The last time a Phillie won the batting title, it took nothing short of a miracle.
During the final five days of the 1958 season, Richie Ashburn leapt from a .338 average to .350 by going 16 for 27 (.593) with 14 singles to overtake Willie Mays for the batting crown. Ashburn won it even though Mays went 24 for 43 (.558) in his final 10 games and batted .434 in September.
But it wasn’t just Mays who Ashburn was chasing. Going into the final week of the 1958 season Stan Musial, Hank Aaron and Ernie Banks — all Hall of Famers in the prime of their careers — were in the hunt for the batting title. Musial went 9 for 17 in the final five games, but raised his average just three percentage points.
If the Phillies are going to have their first batting champion since Ashburn’s big finish in 1958, things could play out similarly. Ben Revere, batting .314, is two percentage points ahead of Colorado’s Justin Morneau and four points ahead of Pittsburgh’s Josh Harrison.
Both players have a strong pedigree, with Morneau, the 2006 American League MVP, seemingly the favorite to win his first title.
However, like Ashburn up against a who’s who of the greatest hitters in baseball history, Revere has a few things working in his favor.
One aspect is that Revere is a hitter. He isn’t a slugger or even a player who hits balls into the gaps. Like Wee Willie Keeler and Pete Rose, Revere has an uncanny ability to hit the ball where they ain’t. A quick glance at Revere’s spray chart is a series of dots just beyond the infield dirt.
Revere doesn’t just hit ground balls with eyes — he hits grounders with all five senses. Anything off his bat with a hang time of more than one second typically finds a glove for an easy out.
With an at-bat/strikeout ratio at a league-best 12.7 and nearly twice as many grounders hit than fly balls, Revere makes things happen.
Ashburn was the same way. During his surge over the final week, Ashburn struck out just once in the final seven games and whiffed swinging just 19 times in 725 plate appearances. In 1958, Ashburn struck out just once in every 12.8 at-bats, though unlike Revere, hit more line drives and extra-base hits.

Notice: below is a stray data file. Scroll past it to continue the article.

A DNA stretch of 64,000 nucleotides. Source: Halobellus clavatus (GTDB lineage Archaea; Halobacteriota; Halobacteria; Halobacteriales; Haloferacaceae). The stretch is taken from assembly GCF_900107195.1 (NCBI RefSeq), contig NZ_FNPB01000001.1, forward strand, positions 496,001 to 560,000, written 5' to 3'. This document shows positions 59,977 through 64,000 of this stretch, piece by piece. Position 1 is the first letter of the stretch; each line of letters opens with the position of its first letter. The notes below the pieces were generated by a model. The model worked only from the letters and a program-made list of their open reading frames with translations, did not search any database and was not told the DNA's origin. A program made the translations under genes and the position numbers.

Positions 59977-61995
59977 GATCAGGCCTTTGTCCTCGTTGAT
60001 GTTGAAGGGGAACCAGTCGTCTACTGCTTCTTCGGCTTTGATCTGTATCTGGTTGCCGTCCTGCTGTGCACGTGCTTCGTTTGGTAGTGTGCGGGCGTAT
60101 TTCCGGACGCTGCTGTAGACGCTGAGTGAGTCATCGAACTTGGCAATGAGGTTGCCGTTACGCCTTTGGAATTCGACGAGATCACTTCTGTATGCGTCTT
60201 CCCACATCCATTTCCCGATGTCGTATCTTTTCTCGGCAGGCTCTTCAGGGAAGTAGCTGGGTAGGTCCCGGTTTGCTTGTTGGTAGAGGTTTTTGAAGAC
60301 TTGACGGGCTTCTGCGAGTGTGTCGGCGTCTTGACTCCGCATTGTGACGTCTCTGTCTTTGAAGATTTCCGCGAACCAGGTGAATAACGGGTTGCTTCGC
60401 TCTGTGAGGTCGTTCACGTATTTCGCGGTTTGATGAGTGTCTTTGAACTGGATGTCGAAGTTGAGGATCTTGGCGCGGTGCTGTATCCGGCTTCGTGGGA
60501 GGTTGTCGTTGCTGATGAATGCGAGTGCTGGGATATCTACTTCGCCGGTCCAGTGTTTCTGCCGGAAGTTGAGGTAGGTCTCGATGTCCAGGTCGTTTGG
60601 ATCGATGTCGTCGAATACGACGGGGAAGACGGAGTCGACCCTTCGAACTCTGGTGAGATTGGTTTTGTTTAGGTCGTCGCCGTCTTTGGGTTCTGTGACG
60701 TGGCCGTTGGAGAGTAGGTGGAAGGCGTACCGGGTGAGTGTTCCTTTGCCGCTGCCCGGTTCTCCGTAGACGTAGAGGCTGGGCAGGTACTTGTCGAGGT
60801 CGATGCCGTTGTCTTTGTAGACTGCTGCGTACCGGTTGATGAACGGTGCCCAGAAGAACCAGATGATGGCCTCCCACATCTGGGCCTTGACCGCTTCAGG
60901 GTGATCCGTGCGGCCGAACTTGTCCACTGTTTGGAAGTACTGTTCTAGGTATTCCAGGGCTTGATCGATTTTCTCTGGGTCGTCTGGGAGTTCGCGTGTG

In 1958, Ashburn slugged .441 with a league-leading 13 triples. Revere has just 19 extra-base hits and hit his first big-league homer in May.
The biggest difference, however, was Ashburn’s eye. In 1958 he walked 97 times to lead the league. Combined with his league-leading 215 hits, Ashburn put together an amazing .440 on-base percentage. Unfathomably, Ashburn led the league in walks four times and averaged 89 walks per 162 games despite the fact that he hit just 29 homers in 15 major-league seasons. Like Revere, Ashburn was barely a threat to hit one to the warning track and there was no excuse for pitchers to feel afraid to pump fastballs up there against him.
Another similarity is Revere, like Ashburn was, is playing for a team going nowhere. The '58 Phillies won 69 games and finished last in the eight-team National League, 23 games behind the first-place Milwaukee Braves. Manager Mayo Smith was fired 84 games into the season and replaced by Eddie Sawyer as the last vestiges of the pennant-winning Whiz Kids team were headed away from Philadelphia.
The average age of the '58 Phils was 29.1 and the farm system was essentially bare. Only 23-year-old Dallas Green was knocking on the door at Triple A, where he anchored the rotation for top affiliate Miami with 51-year-old Satchel Paige. Meanwhile, mainstays like Chris Short and Art Mahaffey were in the low levels of the farm system, two years away from landing in Philly for good.
Revere’s Phillies are also in last place with 64 wins on a team with an average age of 31.3. Like fellow centerfielder Ashburn all those years ago, Revere has no one behind him looking to take his job. That means he will be atop the lineup with plenty of chances to squeak those grounders past the infielders for singles.
Indeed, the 2014 National League batting title might be Revere’s to win ... or lose.
As for why no Phillie has won a batting title in 56 years, that’s a true mystery.